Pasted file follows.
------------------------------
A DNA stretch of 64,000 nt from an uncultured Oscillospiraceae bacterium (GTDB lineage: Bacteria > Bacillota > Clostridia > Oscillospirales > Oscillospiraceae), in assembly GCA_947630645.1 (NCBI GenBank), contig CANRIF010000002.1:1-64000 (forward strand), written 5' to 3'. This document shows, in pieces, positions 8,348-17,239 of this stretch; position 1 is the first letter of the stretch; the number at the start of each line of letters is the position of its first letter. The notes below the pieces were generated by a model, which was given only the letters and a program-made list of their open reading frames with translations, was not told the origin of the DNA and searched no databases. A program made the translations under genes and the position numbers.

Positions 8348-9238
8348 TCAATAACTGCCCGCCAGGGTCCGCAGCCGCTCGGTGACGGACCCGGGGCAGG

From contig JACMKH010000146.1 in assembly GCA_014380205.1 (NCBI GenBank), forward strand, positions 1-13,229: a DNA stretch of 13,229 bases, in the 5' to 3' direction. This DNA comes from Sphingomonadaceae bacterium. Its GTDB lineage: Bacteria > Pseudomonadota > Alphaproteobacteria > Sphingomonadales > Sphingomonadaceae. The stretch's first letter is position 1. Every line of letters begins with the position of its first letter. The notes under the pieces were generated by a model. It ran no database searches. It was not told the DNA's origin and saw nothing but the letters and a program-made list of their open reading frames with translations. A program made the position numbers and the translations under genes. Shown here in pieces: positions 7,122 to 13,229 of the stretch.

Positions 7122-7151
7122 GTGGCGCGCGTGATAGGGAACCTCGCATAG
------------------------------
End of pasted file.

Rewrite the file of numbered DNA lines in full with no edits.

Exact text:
A DNA stretch of 64,000 nt from an uncultured Oscillospiraceae bacterium (GTDB lineage: Bacteria > Bacillota > Clostridia > Oscillospirales > Oscillospiraceae), in assembly GCA_947630645.1 (NCBI GenBank), contig CANRIF010000002.1:1-64000 (forward strand), written 5' to 3'. This document shows, in pieces, positions 8,348-17,239 of this stretch; position 1 is the first letter of the stretch; the number at the start of each line of letters is the position of its first letter. The notes below the pieces were generated by a model, which was given only the letters and a program-made list of their open reading frames with translations, was not told the origin of the DNA and searched no databases. A program made the translations under genes and the position numbers.

Positions 8348-9238
8348 TCAATAACTGCCCGCCAGGGTCCGCAGCCGCTCGGTGACGGACCCGGGGCAGG

From contig JACMKH010000146.1 in assembly GCA_014380205.1 (NCBI GenBank), forward strand, positions 1-13,229: a DNA stretch of 13,229 bases, in the 5' to 3' direction. This DNA comes from Sphingomonadaceae bacterium. Its GTDB lineage: Bacteria > Pseudomonadota > Alphaproteobacteria > Sphingomonadales > Sphingomonadaceae. The stretch's first letter is position 1. Every line of letters begins with the position of its first letter. The notes under the pieces were generated by a model. It ran no database searches. It was not told the DNA's origin and saw nothing but the letters and a program-made list of their open reading frames with translations. A program made the position numbers and the translations under genes. Shown here in pieces: positions 7,122 to 13,229 of the stretch.

Positions 7122-7151
7122 GTGGCGCGCGTGATAGGGAACCTCGCATAG